What’s the most rewarding and challenging part of being a parent?

 

This is tough to answer since I’ve only been a parent for three months, but I’d have to say so far, the most rewarding part is knowing this tiny human life relies solely on Dan and me, physically and emotionally. If he smiles and laughs, it’s because we entertained him. If he’s learning, it’s because we taught him. If he stops crying, it’s because we comforted him.

The most challenging part? The back and shoulder pain from constantly holding him. Ha, it’s real. You don’t just “get strong.” Muscles ache! The constant tiredness – despite getting sleep. The sheer amount of hours spent caring for a babe. Doing pretty much the same things every day (at least at this age – that will change as he gets older). But the worst is when he’s upset or fussy and not knowing why. It doesn’t happen often, but when it does it’s heartbreaking to see him distraught.

 

If you could only pick one, what has been your favorite memory from motherhood so far?

 

My favorite memory happens daily – when we go to wake Henry up in the morning we hear him stirring, often sounding uncomfortable or fussy or upset, but we look into his bassinet and say, “good moooorning, Henry,” and he pauses and looks up at us, his eyes adjusting, and then he just smiles. The sight of my face brings this tiny babe instant joy. That is an incredible feeling I never want to forget.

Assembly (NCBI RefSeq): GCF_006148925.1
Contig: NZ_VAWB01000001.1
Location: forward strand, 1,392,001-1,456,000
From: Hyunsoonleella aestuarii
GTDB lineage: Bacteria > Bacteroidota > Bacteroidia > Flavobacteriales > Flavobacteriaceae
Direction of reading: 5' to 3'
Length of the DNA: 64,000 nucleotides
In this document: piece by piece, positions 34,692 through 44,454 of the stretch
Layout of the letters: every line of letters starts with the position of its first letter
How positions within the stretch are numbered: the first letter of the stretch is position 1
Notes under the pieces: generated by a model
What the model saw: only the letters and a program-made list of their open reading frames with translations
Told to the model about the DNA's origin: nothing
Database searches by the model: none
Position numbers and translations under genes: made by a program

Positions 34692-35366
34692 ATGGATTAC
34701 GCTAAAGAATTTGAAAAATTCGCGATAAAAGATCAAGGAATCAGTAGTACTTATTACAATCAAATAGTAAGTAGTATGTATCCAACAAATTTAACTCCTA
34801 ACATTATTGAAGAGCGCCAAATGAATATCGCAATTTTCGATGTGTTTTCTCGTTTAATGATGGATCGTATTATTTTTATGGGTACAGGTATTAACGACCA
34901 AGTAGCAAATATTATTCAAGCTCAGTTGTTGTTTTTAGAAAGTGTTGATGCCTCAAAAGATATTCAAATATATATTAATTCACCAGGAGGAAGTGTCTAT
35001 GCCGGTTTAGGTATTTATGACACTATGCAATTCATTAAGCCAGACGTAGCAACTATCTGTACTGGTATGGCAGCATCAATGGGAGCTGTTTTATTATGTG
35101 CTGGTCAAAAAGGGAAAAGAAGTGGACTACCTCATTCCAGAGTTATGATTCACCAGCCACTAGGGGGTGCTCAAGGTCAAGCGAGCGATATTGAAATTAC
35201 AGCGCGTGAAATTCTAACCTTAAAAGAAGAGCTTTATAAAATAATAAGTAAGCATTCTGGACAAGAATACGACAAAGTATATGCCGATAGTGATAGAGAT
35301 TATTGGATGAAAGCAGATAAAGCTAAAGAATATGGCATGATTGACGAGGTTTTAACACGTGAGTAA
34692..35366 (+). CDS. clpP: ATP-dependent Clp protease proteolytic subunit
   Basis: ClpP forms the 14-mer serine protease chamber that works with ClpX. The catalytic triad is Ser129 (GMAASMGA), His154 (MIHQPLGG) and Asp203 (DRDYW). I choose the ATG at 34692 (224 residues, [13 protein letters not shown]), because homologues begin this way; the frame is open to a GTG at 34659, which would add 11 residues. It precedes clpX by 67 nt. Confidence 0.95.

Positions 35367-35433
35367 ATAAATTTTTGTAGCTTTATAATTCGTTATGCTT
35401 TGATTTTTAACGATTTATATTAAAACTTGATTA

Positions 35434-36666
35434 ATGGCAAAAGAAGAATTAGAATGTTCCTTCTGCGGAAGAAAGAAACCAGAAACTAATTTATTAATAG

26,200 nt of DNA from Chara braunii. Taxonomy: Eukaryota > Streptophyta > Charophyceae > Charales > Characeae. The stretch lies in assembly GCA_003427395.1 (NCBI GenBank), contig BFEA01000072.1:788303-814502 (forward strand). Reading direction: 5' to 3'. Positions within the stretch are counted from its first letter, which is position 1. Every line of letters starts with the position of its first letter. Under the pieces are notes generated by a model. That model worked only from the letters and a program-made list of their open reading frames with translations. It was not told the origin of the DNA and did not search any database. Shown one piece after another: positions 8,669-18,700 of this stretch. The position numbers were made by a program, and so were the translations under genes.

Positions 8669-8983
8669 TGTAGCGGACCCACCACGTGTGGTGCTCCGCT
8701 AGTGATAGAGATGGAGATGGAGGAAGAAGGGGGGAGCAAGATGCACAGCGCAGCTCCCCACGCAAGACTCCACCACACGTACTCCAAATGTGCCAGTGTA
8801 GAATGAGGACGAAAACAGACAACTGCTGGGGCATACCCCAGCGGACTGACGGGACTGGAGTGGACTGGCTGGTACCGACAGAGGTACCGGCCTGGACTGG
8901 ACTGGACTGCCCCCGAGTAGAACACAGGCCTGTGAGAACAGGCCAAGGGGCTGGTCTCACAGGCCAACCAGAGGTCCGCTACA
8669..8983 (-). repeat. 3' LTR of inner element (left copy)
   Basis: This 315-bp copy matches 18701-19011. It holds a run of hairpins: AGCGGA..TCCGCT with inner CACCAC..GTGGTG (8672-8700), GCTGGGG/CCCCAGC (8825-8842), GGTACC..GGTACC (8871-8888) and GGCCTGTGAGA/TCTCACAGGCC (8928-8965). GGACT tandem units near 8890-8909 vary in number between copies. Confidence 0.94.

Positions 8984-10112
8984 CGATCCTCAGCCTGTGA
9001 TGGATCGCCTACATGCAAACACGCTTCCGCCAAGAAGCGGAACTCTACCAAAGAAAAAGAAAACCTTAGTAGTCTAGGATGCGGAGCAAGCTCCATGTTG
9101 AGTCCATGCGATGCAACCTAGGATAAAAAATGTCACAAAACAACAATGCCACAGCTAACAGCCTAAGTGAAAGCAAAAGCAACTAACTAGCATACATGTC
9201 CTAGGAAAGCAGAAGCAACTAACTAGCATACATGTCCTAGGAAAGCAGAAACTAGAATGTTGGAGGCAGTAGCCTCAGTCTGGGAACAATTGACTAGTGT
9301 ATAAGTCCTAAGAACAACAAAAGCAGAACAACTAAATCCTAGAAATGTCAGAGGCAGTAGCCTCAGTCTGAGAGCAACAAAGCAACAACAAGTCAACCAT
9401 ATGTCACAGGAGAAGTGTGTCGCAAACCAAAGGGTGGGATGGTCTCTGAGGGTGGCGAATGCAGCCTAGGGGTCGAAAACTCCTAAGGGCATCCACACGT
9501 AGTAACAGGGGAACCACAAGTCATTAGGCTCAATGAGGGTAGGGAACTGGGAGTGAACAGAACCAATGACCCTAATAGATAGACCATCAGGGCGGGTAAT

Alaina Kaczmarski is The Everymom…

 

Favorite family tradition? Family walks in the evening complete with stroller and two dogs – sometimes with wine or beer for Dan and me. It’s our new “date” night.

Easy go-to family meal to prepare? Sheet chicken! Chicken, asparagus, carrots, onion, Brussel sprouts, and potatoes on a pan – it’s my favorite meal!

Your dream vacation? Cannot wait to take Henry and Dan on a big Italian adventure road tripping around the country.

Last home item you splurged on?  Counter stools for our new home. Chairs add up quickly when you need a bunch of them, and we needed four!

Guilty pleasure? Anything rom-com-esque with TV or movies – Netflix and Hulu are putting out so many good shows and original movies. Younger, The Bold Type, The Guernsey Literary, and Potato Peel Pie Society are a few things I’ve made time to watch lately.

 

SHOP HENRY’S NURSERY

crib, Serena and Lily
polka dot crib sheet, Serena and Lily
sailboat art, Minted
“goodnight” wall art, Anthropologie
glider, Serena and Lily in Ash Belgian Linen
pom throw, Serena and Lily
Moroccan pouf, Lulu & Georgia
woven hamper, Serena and Lily
side table, Serena and Lily
floor pharmacy lamp, Wayfair
campaign dresser, Wayfair
table lamp, West Elm
metal H, RH Baby & Child
mirror, Serena and Lily
striped rug, Serena and Lily
lamb rocking toy, RH Baby & Child
chandelier, Serena and Lily
white wall bookshelves, Pottery Barn Kids
wooden bookcase etagere, Wayfair
felt bookends, RH Baby & Child
ship mobile, Haptic Lab
dog and lamb knit dolls, Cuddle and Kind
raccoon knit doll, BlaBla Dolls
polar bear knit doll, BlaBla Dolls
“house white” knitted plush toy, Cheerily
brass curtain rod, West Elm
black-out curtains, RHBaby & Child
closet storage bins, Container Store